Greetings everyone, and happy-almost-spring. Lately I’ve been focusing on understanding the costs (in all its forms) of delivering and managing Tier 1 applications. For the sake of discussion, let’s define a “Tier 1” app in terms of reliability or “quality of service”. In a previous post , I discussed four tiers of criticality for enterprise applications. While you may disagree with some of the names, there should be little argument that there are classes of applications that are truly critical to the success or failure of a business; the so-called “mission critical” application. These apps are also referred more generically to be called “Tier 1 applications”. These applications hold a special level of importance in the corporate enterprise because their failure (measured in terms of reduced service quality or complete outages) would have a profound effect on the business including any or all of the following: Widespread business stoppage with significant revenue impact Risk to human health/environment Public, wide-spread damage to organization’s reputation Company-wide productivity is compromised Examples of these types of applications are eCommerce (, ebay, etc.), 911 response systems, stock and commodity trading systems, and airline reservation systems (some would also put CRM and corporate email into this group too). ( Note : while some have referred to Tier 1 apps with examples such as Exchange, SharePoint, SQL, Oracle, DB2, etc., I claim they are missing the point. With the possible exception of SharePoint, these other examples support the application and need to be treated as part of the overall solution, not as the solution itself.) It’s obvious that these applications are important to the business for the reasons listed above as well as others. They represent a significant importance to the business when they run well and a huge impact to the business when they don’t. Tier 1 Apps Put Quality and GRC Ahead of Cost What I find interesting, however, is that these apps hold a special place in the minds (and the wallets) of business and IT leaders. Despite the IT maturity of an organization, companies will “invest” whatever it takes to keep these applications up and running with the highest levels of quality expected of their customers. Even for organizations that do not have a culture of IT maturity improvement, Tier 1 apps will always enjoy financial and human resource availability to ensure those apps remain highly available. While the driver for most applications in the organization (60%-80%) is cost (delivery and ongoing maintenance), Quality of Service (QoS) and Governance, Risk Management, and Compliance are foremost. The implications of this can be profound, particularly for companies that do not have a practice of IT maturity improvement. Highly mature organizations imbue the practices of service delivery with high quality, high compliance, and low risk across the entire portfolio of their service catalog, without incurring the huge costs of maintenance. Less mature organizations, on the other hand, will tend to be reactive in nature and waste resources to ensure these Tier 1 applications remain healthy. The costs incurred can come from many sources such as expensive consulting resources, inefficient, time-consuming processes, and an over-reliance on expensive technologies. In short, these organizations will throw whatever is necessary at a Tier 1 app to keep it up and running to meet any explicit or implicit quality and compliance bars exist. What to Do? Learn The Lessons from Tier 1 App Delivery and Management Regardless of how you define it, every business of any appreciable size has Tier 1 applications. Unfortunately, many IT organizations do not have a very high level of IT maturity and yet, these Tier 1 apps demand it. As a result of this gap, significant wasteful costs are incurred to keep them up and running. Where there are pockets of good, mature IT practices, they probably exist within the realm of Tier 1 service delivery. Unfortunately, what also exists is REALLY bad process too, all in service of maintaining high quality of service. In my role as an enterprise consultant for many years I’ve seen countless “all hands on deck” events when a Tier 1 app went down. There was a mad scramble to restore service, all the while work on other important IT functions was put aside. For that reason, IT organizations should look at the mature practices and policies they do have have (many of which will be implied) for their Tier 1 apps and see how to apply them across their IT service portfolio, but not simply because it’s “good practice.” The organization needs to also take a hard look at recent emergency situations as much to understand what cost is being incurred to restore service as to understand how to minimize their occurrences. By using the lessons learned from their Tier 1 app efforts (both the good and bad), IT organizations will reduce their overall delivery and operating costs by becoming more efficient in the deliver of IT services through such activities as: Rationalizing the costs of high availability Reducing the reliance on expensive consulting and support resources Becoming smarter and more targeted about information security Designing apps with the right level of service (how many “9s” are needed?) Resolving incidents more quickly with appropriate service monitoring Conclusion The overall message is simple and taken from an old adage: an ounce of prevention is worth a pound of cure. IT organizations and the businesses they support will lower their overall delivery and operations costs when they look to the best practices learned from the delivery and maintenance of their Tier 1 apps and apply them generally across their organization. All the Best, Erik Svenson, Application Platform Lead, War on Cost Team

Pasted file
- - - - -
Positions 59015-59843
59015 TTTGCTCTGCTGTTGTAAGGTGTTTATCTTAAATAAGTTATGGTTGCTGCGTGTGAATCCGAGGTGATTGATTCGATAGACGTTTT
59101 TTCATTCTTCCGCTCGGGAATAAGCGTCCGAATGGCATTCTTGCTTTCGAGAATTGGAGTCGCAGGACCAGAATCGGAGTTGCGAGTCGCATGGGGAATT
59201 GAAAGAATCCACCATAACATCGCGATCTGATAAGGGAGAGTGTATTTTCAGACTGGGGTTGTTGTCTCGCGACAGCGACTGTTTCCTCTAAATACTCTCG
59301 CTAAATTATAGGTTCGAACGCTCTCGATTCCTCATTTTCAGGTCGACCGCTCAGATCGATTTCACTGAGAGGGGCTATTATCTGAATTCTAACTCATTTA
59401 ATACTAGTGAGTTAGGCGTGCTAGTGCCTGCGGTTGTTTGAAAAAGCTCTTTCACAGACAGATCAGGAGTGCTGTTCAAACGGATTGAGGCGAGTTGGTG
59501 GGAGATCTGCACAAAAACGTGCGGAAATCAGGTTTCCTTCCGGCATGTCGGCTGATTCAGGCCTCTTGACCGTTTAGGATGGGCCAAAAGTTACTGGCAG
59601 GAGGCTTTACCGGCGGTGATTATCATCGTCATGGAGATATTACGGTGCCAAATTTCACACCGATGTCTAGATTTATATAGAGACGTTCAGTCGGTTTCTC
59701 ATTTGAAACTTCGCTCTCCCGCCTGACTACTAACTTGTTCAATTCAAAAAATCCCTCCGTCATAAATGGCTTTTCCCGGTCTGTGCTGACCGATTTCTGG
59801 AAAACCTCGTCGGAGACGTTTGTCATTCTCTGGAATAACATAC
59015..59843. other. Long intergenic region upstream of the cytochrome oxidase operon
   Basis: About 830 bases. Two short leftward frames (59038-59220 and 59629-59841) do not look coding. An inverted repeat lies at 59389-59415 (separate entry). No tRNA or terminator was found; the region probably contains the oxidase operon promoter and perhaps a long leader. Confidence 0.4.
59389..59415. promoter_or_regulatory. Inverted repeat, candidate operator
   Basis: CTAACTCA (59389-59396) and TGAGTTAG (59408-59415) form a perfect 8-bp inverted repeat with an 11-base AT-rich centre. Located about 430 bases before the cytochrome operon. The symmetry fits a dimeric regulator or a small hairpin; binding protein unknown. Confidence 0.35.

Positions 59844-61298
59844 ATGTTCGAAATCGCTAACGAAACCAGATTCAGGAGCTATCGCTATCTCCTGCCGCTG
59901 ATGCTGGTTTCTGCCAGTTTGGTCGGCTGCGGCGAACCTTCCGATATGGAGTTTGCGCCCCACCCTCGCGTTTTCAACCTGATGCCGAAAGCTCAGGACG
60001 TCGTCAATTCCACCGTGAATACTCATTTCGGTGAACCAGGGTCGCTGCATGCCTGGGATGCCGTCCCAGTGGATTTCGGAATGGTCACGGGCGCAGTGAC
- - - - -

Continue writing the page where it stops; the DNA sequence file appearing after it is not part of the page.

Application Criticality